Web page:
“1.4.2. Global governance” from WEF’s book COVID-19: THE GREAT RESET, (June, 2020) is a confession of WEF’s business plan to establish a global top-down totalitarian communist government. The covid scam is presented as proof Americans need to renounce their national independence and surrender their democratic freedom.
1.4.2. Global governance p. 114
+ “The more nationalism and isolationism pervade the global polity, the greater the chance that global governance loses its relevance and becomes ineffective. Sadly, we are now at this critical juncture. Put bluntly, we live in a world in which nobody is really in charge.
+ COVID-19 has reminded us that the biggest problems we face are global in nature. Whether it’s pandemics, climate change, terrorism or international trade, all are global issues that we can only address, and whose risks can only be mitigated, in a collective fashion. … In a nutshell, global governance is at the nexus of all these other issues.
Therefore, the concern is that, without appropriate global governance, we will become paralyzed in our attempts to address and respond to global challenges, particularly when there is such a strong dissonance between short-term, domestic imperatives and long- term, global challenges.
+ COVID-19 tells just such a story of failed global governance. From the very beginning, a vacuum in global governance, exacerbated by the strained relations between the US and China, undermined international efforts to respond to the pandemic…. In a functioning global governance framework, nations should have come together to fight a global and coordinated “war” against the pandemic. Instead the “my country first” response prevailed and severely impaired attempts to contain the expansion of the first wave of the pandemic…. WHO is infinitely preferable to a non-existent one, an argument that Bill Gates compellingly and succinctly made in a tweet: “Their work is slowing the spread of COVID-19 and if that work is stopped no other organization can replace them. The world needs @WHO now more than ever.”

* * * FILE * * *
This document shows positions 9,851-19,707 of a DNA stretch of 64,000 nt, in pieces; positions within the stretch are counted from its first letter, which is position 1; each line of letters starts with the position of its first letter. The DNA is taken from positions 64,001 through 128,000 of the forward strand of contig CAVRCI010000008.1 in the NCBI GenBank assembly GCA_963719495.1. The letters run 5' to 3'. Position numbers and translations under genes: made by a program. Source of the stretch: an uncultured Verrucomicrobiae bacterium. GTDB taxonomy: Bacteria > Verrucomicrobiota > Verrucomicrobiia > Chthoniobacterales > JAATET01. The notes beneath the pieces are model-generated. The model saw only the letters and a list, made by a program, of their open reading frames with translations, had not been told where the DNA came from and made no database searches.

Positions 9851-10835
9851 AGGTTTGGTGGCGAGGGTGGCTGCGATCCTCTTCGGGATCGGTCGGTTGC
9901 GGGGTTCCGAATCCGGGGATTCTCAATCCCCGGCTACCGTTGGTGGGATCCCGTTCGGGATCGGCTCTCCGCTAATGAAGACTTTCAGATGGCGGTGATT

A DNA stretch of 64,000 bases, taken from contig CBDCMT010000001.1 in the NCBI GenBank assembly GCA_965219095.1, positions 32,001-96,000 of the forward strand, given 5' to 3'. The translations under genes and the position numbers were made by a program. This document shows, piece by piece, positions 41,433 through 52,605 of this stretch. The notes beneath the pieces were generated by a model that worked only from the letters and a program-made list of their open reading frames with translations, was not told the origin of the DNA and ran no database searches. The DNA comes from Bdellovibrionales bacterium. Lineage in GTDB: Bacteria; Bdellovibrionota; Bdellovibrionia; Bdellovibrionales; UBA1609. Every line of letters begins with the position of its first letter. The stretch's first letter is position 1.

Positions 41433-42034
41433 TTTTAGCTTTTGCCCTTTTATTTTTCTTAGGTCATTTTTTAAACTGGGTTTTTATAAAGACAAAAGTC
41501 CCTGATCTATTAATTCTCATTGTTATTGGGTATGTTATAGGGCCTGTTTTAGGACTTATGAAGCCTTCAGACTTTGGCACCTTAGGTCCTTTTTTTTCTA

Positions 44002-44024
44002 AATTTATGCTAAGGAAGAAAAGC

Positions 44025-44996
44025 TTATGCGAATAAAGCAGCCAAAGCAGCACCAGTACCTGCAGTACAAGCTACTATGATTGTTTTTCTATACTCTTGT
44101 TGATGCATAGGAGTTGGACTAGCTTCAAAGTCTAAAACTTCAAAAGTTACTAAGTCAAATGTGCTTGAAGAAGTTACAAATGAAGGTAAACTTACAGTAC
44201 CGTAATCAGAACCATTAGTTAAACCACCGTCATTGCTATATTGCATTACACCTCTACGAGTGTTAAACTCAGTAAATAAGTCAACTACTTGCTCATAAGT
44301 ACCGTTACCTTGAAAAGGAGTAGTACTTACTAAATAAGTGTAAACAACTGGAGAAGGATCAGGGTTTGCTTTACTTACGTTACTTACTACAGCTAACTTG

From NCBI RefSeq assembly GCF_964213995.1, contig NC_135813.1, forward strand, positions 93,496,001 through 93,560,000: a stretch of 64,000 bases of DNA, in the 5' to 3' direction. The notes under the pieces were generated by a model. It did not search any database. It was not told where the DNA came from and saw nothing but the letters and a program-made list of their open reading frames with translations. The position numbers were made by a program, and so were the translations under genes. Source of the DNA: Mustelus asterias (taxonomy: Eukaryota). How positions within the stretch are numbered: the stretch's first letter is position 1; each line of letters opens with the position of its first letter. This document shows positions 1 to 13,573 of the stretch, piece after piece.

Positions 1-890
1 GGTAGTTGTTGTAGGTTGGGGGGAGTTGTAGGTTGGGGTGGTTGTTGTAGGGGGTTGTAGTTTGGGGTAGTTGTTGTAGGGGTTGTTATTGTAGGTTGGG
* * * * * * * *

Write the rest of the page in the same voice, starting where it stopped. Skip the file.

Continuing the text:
+ This failure is not the WHO’s fault. The UN agency is merely the symptom, not the cause, of global governance failure. The WHO’s deferential posture towards donor countries reflects its complete dependence on states agreeing to cooperate with it. The UN organization has no power to compel information sharing or enforce pandemic preparedness. Like other similar UN agencies, for example on human rights or climate change, the WHO is saddled with limited and dwindling resources: in 2018, it had an annual budget of $4.2 billion, miniscule in comparison to any health budget around the world. In addition, it is at the perpetual mercy of member states and has effectively no tools at its disposal to directly monitor outbreaks, coordinate pandemic planning or ensure effective preparedness implementation at the country level, let alone allocate resources to those countries most in need.
+This dysfunctionality is symptomatic of a broken global governance system, and the jury is out as to whether existing global governance configurations like the UN and the WHO can be repurposed to address today’s global risks. For the time being, the bottom line is this: in the face of such a vacuum in global governance, only nation states are cohesive enough to be capable of taking collective decisions, but this model doesn’t work in the case of world risks that require concerted global decisions.
+ The world will be a very dangerous place if we do not fix multilateral institutions. Global coordination will be even more necessary in the aftermath of the epidemiological crisis, for it is inconceivable that the global economy could “restart” without sustained international cooperation. Without it, we’ll be heading towards “a poorer, meaner and smaller world”.